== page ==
Catcher Korey Lee is ‘ready to get at it’ after joining the Chicago White Sox from Triple-A Charlotte

Korey Lee crashed at his former college roommate’s place the night before his Chicago White Sox debut.

That roommate: Sox first baseman Andrew Vaughn.

“Talked to him, talked about the team, talked about what we want to do,” Lee said before Thursday’s game against the Oakland Athletics at Guaranteed Rate Field. “It’s good to see a familiar face, and I’m excited to see what he does on this stage.”

The Sox promoted the catcher, who was acquired last month in a trade with the Houston Astros, from Triple-A Charlotte on Thursday. They optioned catcher Carlos Pérez to Charlotte in the corresponding move.

“I’m here to contribute, I’m here to catch, I’m here to do my job and that’s control the pitching staff, doing my job on the base paths and also hitting a little bit,” Lee said. “But I’m just grateful for this opportunity and thanks to the White Sox. I’m ready to get at it.”

Lee went 1-for-4 in Thursday’s 8-5 loss to the Oakland Athletics in front of 13,247 at Guaranteed Rate Field. He reached on an infield single in the fifth and scored. Lee also caught one of the two runners attempting to steal and had one throwing error.

“He came in prepared,” Sox starter Jesse Scholtens said. “Our discussion earlier, (he) had an idea of how I liked to pitch, how we wanted to attack these guys. He did a great job behind the plate.”

The teams continued their four-game series Friday.

Lee, 25, slashed .278/.325/.386 with 19 doubles, five home runs, 36 RBIs, 39 runs and 13 stolen bases in 82 combined games this season with Triple-A Sugar Land in the Astros system and the Knights. He played in 14 games for Charlotte before joining the Sox.

Sox manager Pedro Grifol described Lee as a “a catch-and-throw (guy). He’s athletic, he’s got a really good arm, smart, loves the position, which is extremely important.”

“We’re talking about a guy who’s coming up here as a catcher that’s going to have to call a game, receive, block, throw, hit,” Grifol said before Thursday’s game. “There’s a lot going on. We’ll have our ups and downs and we’re going to teach and educate and develop.

“I’m looking forward to seeing what turns out, because he’s certainly athletic enough and has the tools to become who we think he’s going to become. We’re extremely happy that he’s a part of our organization.”

The Sox traded reliever Kendall Graveman to the Astros in exchange for Lee on July 28.

The Astros selected Lee with the 32nd pick in the 2019 draft out of California, where he and Vaughn were teammates.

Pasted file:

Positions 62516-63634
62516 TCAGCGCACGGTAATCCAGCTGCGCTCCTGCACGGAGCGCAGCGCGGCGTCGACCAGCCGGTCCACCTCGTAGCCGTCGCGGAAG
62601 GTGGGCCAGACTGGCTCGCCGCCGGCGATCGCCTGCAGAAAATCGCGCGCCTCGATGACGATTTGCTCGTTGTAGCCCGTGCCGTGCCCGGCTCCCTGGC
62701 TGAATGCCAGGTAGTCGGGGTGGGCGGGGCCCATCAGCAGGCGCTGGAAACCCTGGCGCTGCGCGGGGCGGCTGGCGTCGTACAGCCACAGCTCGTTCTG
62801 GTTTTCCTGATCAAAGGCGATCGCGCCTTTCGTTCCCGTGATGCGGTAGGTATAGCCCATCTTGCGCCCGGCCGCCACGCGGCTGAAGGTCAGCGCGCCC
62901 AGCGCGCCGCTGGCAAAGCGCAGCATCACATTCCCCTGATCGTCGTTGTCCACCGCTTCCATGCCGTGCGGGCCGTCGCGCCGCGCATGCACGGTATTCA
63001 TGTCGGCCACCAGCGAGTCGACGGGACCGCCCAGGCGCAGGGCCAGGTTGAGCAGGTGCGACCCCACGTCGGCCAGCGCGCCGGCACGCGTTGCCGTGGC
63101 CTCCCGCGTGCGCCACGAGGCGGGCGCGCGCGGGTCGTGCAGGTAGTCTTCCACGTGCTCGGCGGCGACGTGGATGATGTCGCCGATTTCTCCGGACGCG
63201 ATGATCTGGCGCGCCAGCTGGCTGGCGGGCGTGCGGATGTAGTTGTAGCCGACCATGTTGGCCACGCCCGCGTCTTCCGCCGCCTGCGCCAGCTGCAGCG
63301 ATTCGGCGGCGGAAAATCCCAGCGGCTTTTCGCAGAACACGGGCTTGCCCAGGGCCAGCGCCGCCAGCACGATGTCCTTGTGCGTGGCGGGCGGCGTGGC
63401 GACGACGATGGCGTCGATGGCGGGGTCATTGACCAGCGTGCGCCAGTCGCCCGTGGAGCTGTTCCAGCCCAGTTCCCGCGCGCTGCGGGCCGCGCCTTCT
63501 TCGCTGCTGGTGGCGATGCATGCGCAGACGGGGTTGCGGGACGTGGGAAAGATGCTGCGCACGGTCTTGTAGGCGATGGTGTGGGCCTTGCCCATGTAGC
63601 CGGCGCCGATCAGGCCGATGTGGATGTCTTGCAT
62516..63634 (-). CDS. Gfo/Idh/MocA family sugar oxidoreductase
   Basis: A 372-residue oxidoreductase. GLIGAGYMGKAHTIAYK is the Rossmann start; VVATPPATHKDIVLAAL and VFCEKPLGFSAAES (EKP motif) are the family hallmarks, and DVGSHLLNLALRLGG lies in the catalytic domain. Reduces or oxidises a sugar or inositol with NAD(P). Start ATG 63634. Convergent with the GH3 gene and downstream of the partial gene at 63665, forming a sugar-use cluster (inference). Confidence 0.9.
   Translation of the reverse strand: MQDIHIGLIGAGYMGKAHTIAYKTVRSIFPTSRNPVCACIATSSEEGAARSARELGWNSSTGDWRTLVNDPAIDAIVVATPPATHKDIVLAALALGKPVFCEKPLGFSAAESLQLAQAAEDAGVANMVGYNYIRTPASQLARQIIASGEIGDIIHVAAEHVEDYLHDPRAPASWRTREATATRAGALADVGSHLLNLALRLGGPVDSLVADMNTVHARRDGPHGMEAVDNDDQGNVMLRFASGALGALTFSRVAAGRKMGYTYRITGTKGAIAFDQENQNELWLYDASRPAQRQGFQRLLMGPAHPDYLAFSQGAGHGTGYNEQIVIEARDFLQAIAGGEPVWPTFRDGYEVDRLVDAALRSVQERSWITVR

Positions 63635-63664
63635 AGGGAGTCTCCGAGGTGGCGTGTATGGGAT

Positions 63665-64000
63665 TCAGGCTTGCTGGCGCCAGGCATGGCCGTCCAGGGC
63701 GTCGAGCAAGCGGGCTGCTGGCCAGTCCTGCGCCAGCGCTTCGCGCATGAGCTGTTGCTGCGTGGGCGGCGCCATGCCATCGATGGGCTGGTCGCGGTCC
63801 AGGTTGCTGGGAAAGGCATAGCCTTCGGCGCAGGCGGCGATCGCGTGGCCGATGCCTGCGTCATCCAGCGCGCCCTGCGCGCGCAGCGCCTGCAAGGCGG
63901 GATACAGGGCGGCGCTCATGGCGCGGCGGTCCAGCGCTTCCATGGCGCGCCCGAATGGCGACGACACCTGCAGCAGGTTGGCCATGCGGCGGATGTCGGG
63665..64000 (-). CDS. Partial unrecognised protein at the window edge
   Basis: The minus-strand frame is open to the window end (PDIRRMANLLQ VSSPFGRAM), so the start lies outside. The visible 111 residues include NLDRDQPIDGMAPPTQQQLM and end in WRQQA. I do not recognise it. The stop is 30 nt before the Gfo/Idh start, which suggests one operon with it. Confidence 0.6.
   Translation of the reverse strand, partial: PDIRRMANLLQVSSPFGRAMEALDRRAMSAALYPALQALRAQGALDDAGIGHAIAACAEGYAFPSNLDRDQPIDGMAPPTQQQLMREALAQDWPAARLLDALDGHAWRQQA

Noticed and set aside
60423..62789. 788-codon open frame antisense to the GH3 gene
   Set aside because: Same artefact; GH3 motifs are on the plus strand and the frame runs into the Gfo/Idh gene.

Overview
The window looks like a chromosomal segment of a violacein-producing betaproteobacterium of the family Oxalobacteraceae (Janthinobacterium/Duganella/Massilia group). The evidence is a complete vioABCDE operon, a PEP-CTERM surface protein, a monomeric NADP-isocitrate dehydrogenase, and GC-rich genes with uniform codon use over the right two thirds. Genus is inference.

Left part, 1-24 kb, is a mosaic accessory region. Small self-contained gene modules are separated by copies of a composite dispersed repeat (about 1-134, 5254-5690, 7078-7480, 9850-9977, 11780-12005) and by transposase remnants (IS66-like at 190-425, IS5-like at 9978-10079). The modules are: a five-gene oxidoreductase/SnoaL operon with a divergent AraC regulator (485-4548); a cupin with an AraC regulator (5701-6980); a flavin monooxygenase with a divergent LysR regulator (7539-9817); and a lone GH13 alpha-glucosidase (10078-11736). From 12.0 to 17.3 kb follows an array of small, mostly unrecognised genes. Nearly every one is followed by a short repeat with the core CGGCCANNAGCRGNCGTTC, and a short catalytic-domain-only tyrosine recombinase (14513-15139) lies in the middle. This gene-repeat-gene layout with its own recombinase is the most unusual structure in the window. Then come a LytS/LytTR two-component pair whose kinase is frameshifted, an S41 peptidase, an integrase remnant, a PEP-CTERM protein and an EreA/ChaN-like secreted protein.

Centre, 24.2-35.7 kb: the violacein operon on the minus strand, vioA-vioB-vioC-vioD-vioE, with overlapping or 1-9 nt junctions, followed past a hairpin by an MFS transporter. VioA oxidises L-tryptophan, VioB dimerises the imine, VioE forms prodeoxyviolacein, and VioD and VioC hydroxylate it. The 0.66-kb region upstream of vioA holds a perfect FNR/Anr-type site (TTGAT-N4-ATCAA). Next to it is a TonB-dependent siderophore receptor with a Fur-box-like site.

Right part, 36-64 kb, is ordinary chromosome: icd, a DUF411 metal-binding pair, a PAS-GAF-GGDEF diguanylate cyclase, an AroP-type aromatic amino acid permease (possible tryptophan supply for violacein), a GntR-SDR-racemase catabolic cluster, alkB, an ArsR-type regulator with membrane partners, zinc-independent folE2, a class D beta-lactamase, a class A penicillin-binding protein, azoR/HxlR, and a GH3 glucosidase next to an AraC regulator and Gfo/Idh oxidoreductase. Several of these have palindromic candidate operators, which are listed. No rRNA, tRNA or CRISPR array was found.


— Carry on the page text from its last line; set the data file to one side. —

Lee has a career .263/.329/.427 slash line with 44 home runs and 185 RBIs in 338 games during five minor-league seasons. He also appeared in 12 games with the Astros in 2022, going 4-for-25 (.160) with four RBIs in 12 games.

“It was fantastic,” Lee said of his time in the Astros organization. “It was a great opportunity for me to go over there and learn baseball at a young age. I’m going to bring the good things over here that I’ve learned over there and just continue to play my game.”

Lee has been keeping track of the Sox since the deal.

“There are some good things that are going on here and I’m excited to be a part of it,” he said. “Down in Charlotte, they’re doing their thing also. So it’s a great org to be a part of and a tremendous opportunity.”

Lee believes Grifol’s experiences as a catcher will come in handy.

“He said he’s going to hold me accountable,” Lee said. “He’s going to be hard on me. ... I’m still a rookie, I’m still learning the game and having a manager that’s also been in my position, that’s going to help me out a lot.

“Just daily conversations, picking his brain, picking my brain and just communicating together.”

Grifol said those lessons will come on and off the field.

“The catching position, for me, is really critical for what we want to do,” Grifol said. “It’s a selfless position. It’s a subservient position. I made that clear to him. We’ve got to get the best out of 13 guys (on the pitching staff) every single day. So there’s an educational process, there’s a studying process.

“It’s not just baseball, it’s not just game-planning. It’s developing instincts, it’s game management. There’s a lot to it. How much he plays? I’m looking for him to play a lot. But I’m also looking forward to the educational part of it, which at times would prevent him from playing that particular night, just to make sure that we continue teaching and teaching the way we want to do it.”

While Lee’s promotion is another step for the team’s future, the catcher is concentrating on the present.

“You’ve just got to take one step at a time,” Lee said. “This is what we have to focus on, this year. And when next year comes around, you’ve got a little bit of different focus. Right now it’s finish this year strong and have a good offseason.”